Distance from the Target Site
You’ll want to pull the truck and trailer entirely past your target site - probably further than you think. It will take several feet for the trailer to start responding to your direction from the truck so you have to allow for that space from your starting position.
Starting your back-in from too far past the site is better than not far enough.
Your spotters will be telling you to swing the trailer one way or the other and you’ll have already made those corrections but the trailer just isn’t responding yet. It’ll take some practice to get a feel for how much lag time there is between a steering correction and the trailer responding.
By starting further away from the site you’ll have a better chance of the trailer responding in time to make the swing in to the campsite. If the trailer responds too soon it’s easy enough correct that by turning your steering wheel the opposite way.
Which Way to Turn the Wheel?
Here’s how to turn the steering wheel to get the trailer going a certain direction:
Put your hand on the bottom of the steering wheel (6:00 position). Whichever way you turn the wheel the trailer will go that direction.
Usually I’ll crank the wheel all the way while backing up just to get the trailer going where I want it to. Then I will - while rolling back - slowly return the truck’s wheels to straight - what I call “following the trailer back”.
You can’t just keep your steering wheel in one spot while backing up as the trailer will jack-knife.
Unless you like that sort of attention in a campground…
Don’t Be Afraid To’s
Remember it’s your equipment, your trip, and your money being spent at the campground or RV park. You are in charge.
Don’t be afraid to:
- Get out and do a walk through the site.
Take note any obstacles and plan your move into it. Take your time. People can wait.
- Start completely over.In the middle of a parking job not going well I’ve pulled out, gone around the loop, and reset from a better starting position.
- Do a few “pull forwards” to get the trailer where you want it in the site.
I’m still doing this. Getting it the first time happens once in a while but with sites being off level, trees/bushes/poles placements vs. slideouts, or sewer connections on the ground vs. your trailer there are a number of variables that affect final placement. We’ve often found that our sewer hose length determines where the trailer has to end up.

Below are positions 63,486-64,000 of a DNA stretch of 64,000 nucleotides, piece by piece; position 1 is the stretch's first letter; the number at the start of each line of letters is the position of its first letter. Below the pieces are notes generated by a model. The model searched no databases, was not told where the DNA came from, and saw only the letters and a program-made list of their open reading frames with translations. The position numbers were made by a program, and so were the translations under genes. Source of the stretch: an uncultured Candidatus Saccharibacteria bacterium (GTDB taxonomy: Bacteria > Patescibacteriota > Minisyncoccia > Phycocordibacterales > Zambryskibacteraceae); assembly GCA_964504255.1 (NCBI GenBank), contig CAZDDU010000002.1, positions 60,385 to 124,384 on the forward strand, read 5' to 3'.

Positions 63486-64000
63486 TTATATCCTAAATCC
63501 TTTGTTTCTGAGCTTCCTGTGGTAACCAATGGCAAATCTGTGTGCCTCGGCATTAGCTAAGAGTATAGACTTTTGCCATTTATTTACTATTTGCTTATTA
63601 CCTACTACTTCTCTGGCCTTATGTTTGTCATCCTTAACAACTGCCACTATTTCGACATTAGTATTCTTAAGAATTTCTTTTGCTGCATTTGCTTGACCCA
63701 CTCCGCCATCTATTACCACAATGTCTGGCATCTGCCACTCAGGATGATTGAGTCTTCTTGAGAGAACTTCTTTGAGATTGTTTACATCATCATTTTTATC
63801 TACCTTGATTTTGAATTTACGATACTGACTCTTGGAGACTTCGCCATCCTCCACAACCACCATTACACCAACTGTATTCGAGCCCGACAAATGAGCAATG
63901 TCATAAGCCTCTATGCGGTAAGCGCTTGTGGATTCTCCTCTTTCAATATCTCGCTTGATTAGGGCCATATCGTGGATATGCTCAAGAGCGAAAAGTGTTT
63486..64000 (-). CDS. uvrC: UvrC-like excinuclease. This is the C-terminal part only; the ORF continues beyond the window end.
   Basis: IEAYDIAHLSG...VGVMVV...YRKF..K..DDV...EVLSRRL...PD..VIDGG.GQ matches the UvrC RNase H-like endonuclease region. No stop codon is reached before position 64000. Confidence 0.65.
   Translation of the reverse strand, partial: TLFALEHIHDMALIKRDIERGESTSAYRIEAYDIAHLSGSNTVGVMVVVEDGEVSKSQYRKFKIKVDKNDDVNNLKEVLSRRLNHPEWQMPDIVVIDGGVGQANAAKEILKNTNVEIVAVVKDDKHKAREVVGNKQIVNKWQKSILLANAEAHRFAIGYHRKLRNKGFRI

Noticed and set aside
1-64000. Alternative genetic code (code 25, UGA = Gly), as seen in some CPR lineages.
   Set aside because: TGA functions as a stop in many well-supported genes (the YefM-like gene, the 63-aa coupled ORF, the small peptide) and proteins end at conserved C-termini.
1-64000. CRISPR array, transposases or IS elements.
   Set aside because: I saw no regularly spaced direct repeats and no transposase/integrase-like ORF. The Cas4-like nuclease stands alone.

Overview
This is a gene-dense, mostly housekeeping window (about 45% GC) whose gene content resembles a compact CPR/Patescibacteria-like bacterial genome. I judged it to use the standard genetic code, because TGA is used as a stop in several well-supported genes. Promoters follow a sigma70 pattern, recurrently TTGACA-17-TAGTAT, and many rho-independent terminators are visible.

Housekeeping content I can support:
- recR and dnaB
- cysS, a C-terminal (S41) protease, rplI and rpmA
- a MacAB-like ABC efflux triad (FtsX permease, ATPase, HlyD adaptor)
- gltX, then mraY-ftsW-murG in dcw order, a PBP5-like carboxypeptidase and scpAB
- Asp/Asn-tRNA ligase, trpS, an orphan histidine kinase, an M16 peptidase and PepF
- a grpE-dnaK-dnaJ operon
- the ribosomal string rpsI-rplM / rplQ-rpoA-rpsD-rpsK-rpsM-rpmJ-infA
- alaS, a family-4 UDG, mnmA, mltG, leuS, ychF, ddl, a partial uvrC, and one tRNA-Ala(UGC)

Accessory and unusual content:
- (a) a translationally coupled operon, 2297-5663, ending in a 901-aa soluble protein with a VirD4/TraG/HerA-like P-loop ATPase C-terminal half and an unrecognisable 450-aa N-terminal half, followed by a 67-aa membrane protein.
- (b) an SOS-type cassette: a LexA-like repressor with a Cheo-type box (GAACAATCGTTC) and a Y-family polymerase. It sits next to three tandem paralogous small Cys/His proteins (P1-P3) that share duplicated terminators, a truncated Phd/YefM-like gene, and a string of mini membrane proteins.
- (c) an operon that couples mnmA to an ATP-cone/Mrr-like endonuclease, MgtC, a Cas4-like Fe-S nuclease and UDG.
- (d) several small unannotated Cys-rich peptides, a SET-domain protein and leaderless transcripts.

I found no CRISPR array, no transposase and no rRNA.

- Turn down “help” from neighbors.
I usually thank them for their desire but joke that we need to be able to figure this out when they aren’t there next time.
- Be crooked in the site.
I’m a bit OCD about things lining up (especially if there is a hard edge in the campsite like a concrete pad) but have learned to let that go. Mostly. No one will judge your parking job once you are all setup.
- Task your family with being extra eyes as you back into the site.
Sometimes having them stand at the ‘bounds’ can help you see where the site actually is - especially if you are trying to do this in the dark (have multiple flashlights on hand, and don’t forget your trailer exterior lights can be used here as well).
- Request a different site.
We’ve had times for whatever reason the site didn’t work for us and saw other sites that looked more favorable. Most of the time getting assigned a different site hasn’t been an issue.
Like all things you’ll get better at this with time. If you are totally new to pulling a large trailer and jumping into the RV life fulltime I’d give yourself at least 8-10 weeks practice of getting on the road, towing in traffic, and getting setup in a campsite before you’ll be doing it like a champ.